Narrator: Lyon made this montage after a trip China. The central image shows two women. The one on the right is his translator, Lolly.  

Elisabeth Sussman: Instead of documenting what was going on in the transition of China into this super-postmodern thing it was today, he got very interested in a few people, and in one person in particular who took him around and was his translator and his guide. It was a young woman, and he became very attached to her. He began to see it through her eyes and looking at her, and so on. They are very modest intimate pictures of China not of large social abstractions.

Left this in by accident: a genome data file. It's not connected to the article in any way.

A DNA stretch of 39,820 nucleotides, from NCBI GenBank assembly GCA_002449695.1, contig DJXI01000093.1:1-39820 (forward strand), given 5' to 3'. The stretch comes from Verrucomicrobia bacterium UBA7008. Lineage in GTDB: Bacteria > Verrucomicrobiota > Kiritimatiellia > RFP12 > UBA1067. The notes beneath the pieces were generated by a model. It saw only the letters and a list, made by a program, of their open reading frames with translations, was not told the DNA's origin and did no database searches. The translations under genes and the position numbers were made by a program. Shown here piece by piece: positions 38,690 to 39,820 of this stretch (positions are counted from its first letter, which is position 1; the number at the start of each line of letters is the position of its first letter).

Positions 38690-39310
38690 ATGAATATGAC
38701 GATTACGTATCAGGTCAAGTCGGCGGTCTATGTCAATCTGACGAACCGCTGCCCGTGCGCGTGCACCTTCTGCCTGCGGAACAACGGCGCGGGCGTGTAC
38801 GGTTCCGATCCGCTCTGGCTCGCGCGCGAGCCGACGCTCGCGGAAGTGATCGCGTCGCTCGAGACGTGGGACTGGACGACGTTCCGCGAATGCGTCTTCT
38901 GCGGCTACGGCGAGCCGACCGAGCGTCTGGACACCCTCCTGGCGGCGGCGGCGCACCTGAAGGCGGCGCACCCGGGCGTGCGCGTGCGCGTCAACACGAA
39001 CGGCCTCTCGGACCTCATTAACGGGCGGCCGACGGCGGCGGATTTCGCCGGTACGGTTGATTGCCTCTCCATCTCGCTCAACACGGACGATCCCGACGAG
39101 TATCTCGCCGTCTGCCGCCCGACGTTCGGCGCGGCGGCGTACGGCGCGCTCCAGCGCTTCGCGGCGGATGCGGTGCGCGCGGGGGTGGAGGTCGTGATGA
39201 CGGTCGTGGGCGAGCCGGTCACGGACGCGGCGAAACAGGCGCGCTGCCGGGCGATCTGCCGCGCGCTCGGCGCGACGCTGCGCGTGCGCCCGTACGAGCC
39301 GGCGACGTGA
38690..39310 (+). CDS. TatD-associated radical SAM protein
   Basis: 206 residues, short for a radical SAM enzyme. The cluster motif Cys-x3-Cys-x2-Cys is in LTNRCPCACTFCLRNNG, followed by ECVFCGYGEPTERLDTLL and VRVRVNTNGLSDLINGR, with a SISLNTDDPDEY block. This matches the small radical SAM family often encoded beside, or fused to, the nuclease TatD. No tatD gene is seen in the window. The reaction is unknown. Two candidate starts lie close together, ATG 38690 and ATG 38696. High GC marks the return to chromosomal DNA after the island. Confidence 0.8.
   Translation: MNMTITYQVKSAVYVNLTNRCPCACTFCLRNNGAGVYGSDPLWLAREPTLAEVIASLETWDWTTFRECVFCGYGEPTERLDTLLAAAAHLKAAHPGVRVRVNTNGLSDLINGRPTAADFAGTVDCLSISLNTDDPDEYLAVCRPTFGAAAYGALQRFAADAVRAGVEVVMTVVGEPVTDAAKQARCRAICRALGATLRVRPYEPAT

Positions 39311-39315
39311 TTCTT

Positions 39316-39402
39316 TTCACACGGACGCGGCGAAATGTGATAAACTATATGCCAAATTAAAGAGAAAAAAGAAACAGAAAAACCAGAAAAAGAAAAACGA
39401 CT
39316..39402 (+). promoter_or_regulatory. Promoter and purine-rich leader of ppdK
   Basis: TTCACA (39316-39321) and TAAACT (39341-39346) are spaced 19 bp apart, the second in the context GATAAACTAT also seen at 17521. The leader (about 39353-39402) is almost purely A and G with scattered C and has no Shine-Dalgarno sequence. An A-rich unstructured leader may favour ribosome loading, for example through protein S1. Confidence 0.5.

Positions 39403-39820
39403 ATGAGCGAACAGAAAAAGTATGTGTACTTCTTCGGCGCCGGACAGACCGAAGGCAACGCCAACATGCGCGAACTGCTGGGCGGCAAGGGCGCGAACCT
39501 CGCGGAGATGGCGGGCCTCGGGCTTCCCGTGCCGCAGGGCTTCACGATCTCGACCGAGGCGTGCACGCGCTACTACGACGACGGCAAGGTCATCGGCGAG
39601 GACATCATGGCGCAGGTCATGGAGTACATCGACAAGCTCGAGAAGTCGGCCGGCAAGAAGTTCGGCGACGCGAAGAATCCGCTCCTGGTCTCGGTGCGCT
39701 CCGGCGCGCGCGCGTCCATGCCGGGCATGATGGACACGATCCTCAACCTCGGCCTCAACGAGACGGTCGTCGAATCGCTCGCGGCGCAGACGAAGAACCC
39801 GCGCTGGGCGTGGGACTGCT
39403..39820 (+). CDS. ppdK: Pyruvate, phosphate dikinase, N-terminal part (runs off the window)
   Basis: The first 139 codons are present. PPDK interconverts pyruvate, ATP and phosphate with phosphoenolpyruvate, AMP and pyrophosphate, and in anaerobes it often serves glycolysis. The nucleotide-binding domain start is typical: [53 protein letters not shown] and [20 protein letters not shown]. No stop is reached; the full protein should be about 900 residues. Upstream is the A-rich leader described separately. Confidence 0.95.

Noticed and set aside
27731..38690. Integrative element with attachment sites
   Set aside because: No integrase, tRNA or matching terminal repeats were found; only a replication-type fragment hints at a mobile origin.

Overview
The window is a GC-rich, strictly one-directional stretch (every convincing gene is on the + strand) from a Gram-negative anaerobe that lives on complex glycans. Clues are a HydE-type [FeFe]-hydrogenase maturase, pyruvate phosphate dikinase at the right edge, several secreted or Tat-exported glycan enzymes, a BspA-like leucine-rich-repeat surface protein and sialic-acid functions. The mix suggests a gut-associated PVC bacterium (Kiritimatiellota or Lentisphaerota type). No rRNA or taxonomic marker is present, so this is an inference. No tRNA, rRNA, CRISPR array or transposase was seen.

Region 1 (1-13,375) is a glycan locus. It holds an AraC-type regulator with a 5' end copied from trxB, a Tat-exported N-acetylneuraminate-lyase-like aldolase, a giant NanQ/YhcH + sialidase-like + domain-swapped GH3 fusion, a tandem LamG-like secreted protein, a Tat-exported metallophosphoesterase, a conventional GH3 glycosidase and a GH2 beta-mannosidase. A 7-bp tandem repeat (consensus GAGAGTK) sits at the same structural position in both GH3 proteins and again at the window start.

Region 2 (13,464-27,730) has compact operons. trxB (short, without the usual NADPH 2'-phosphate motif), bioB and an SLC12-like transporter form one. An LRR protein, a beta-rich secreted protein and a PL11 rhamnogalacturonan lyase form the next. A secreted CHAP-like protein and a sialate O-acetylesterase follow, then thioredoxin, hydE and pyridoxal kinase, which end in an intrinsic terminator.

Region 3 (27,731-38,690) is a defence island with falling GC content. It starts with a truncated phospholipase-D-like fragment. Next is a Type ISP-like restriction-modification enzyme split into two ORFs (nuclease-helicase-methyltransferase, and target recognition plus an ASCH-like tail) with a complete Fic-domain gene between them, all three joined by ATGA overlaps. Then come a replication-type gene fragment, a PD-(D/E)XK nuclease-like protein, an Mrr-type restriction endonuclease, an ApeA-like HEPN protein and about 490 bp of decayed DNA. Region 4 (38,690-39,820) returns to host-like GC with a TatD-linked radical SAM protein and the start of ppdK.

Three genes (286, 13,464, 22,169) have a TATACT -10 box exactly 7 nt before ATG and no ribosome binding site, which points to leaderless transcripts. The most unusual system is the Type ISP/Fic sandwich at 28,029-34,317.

Narrator: In the photograph, Lolly appears with the proprietor of a fireworks store. There’s no clear narrative. Instead, the point of interest seems to be the play between their postures and attitudes. It is up to the viewer to supply the story, and the meaning.

By building this image into a larger montage, Lyon goes even further in inviting interpretation. He’s included family photos, a fragmentary image of a sculpture, torn wallpaper, and other bits and pieces that seem to emerge from the past.  Taken together, the work’s elements serve as a meditation on the relationship between photographic images, memory, and personal meaning. 

 


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